As is the case in the rest of both Florida and other parts of the country, most Tallahassee businesses exist and operate on contracts. All kinds of agreements make up the various dimensions of a business's operations, from purchase and vendor agreements to employment agreements.
What this means is that when it comes to business relationships, they are generally at arm's length with people free to press their legal advantages. However, for a lot of reasons, the law gives special status to certain types of business relationships, which are called fiduciary relationships, for a variety of reasons.
By way of example, partners in a business stand in a fiduciary relationship with each other. Likewise, corporate directors and officers must act as a fiduciary to the corporation, which is usually interpreted to mean the shareholders who ultimately own the company.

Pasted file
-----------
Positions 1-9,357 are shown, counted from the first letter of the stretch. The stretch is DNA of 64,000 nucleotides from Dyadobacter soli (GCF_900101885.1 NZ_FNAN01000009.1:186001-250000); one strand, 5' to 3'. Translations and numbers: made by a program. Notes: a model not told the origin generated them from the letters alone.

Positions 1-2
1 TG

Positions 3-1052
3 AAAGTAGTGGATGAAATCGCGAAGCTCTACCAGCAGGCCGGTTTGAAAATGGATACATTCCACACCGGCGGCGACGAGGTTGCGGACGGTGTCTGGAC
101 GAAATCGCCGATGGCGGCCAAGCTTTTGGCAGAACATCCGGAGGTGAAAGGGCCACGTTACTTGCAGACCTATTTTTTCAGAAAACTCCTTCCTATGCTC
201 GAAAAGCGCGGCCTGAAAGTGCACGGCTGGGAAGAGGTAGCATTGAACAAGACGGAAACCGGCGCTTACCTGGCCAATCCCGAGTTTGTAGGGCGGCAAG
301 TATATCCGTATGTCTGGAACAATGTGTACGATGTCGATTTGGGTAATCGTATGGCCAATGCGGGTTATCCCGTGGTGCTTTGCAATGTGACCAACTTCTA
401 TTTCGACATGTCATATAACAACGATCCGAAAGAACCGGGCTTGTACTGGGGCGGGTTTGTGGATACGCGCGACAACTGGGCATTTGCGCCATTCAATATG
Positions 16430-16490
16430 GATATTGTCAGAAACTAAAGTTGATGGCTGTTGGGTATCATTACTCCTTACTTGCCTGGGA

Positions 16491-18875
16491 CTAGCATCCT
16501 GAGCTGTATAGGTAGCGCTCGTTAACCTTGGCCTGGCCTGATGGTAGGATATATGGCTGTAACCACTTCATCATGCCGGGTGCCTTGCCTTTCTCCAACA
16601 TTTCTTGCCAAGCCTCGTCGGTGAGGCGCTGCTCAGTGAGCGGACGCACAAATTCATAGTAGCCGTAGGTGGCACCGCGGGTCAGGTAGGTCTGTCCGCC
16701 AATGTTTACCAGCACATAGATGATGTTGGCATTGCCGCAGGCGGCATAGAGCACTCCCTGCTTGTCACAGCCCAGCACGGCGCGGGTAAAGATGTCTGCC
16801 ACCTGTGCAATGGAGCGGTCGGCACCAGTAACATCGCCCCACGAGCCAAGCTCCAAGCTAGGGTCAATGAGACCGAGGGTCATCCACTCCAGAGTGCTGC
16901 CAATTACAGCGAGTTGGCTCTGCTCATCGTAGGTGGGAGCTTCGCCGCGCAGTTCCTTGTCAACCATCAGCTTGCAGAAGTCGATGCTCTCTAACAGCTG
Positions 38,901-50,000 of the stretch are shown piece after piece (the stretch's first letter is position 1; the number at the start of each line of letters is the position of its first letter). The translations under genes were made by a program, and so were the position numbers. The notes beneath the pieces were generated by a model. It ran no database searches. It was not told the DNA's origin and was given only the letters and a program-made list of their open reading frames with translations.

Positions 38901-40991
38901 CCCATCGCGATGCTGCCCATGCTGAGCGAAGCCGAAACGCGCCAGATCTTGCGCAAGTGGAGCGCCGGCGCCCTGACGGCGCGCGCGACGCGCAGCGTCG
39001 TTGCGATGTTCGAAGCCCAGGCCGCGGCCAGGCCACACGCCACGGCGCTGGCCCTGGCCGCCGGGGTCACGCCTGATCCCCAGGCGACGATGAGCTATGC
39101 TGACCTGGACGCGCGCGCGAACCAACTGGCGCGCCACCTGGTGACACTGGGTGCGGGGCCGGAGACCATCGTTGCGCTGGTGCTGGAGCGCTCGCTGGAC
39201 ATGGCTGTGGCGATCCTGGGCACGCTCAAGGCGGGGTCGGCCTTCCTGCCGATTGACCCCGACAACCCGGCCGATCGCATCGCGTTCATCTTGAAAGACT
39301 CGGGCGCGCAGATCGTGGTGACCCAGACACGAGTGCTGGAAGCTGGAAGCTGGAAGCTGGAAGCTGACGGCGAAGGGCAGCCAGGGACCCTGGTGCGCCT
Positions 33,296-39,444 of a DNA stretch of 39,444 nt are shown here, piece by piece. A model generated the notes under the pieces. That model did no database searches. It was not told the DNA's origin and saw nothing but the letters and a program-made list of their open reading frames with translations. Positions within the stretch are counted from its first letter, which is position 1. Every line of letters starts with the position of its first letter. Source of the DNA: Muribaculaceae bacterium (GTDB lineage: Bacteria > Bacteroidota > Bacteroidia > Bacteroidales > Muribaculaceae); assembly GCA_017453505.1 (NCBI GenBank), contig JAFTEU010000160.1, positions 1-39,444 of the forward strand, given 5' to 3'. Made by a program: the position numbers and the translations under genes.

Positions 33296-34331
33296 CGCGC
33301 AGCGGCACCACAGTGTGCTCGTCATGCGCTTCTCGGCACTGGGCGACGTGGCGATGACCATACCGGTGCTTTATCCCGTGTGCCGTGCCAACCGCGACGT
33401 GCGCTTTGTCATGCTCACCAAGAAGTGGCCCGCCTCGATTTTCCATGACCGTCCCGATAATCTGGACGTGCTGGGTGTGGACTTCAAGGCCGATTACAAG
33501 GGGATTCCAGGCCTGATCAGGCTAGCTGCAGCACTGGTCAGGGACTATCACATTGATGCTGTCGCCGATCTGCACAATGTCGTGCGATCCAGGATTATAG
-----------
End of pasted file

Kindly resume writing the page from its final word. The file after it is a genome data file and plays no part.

Someone who has a fiduciary relationship has special obligations that go beyond just following the basic laws, keeping to the letter of one's agreement and not lying or defrauding other parties to a business transaction. Fiduciaries must always act in the best interest of the person or entity the fiduciary is supposed to protect. This means, for instance, that even if otherwise legal, a fiduciary cannot take actions that profit him or her at the expense of a partnership or corporation.
When a fiduciary does not meet his or her obligations, then a victim can sue the fiduciary for a breach of fiduciary duty. This is a separate case that allows a victim to recover more than he or she would if it were a simple breach of contract case. Of course, filing a lawsuit is a huge step that is usually best accomplished with the help of an experienced Florida business litigation attorney.